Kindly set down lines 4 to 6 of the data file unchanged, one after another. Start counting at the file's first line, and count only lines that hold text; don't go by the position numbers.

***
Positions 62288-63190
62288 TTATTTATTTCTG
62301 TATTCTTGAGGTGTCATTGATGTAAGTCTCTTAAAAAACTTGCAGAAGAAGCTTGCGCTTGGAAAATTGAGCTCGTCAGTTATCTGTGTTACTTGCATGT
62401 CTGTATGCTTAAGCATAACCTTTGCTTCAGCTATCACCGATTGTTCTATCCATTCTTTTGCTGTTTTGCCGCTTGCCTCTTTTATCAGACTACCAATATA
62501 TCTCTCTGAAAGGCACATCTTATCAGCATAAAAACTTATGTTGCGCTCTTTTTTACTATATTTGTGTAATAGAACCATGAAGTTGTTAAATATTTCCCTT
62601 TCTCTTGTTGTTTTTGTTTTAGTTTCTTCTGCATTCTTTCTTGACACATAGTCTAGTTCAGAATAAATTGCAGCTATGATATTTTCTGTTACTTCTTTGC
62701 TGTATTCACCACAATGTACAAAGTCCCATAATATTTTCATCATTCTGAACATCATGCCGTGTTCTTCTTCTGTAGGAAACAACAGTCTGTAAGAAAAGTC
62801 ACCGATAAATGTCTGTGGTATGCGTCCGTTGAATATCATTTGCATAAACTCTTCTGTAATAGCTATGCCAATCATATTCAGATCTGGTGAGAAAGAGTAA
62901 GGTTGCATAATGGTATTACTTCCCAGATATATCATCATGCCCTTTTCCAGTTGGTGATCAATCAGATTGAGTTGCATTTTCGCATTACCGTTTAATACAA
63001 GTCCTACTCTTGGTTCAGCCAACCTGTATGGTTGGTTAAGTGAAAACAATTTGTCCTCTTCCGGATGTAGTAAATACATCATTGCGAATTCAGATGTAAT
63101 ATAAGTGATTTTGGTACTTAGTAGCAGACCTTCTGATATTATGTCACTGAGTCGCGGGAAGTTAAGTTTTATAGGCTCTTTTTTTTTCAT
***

62401 CTGTATGCTTAAGCATAACCTTTGCTTCAGCTATCACCGATTGTTCTATCCATTCTTTTGCTGTTTTGCCGCTTGCCTCTTTTATCAGACTACCAATATA
62501 TCTCTCTGAAAGGCACATCTTATCAGCATAAAAACTTATGTTGCGCTCTTTTTTACTATATTTGTGTAATAGAACCATGAAGTTGTTAAATATTTCCCTT
62601 TCTCTTGTTGTTTTTGTTTTAGTTTCTTCTGCATTCTTTCTTGACACATAGTCTAGTTCAGAATAAATTGCAGCTATGATATTTTCTGTTACTTCTTTGC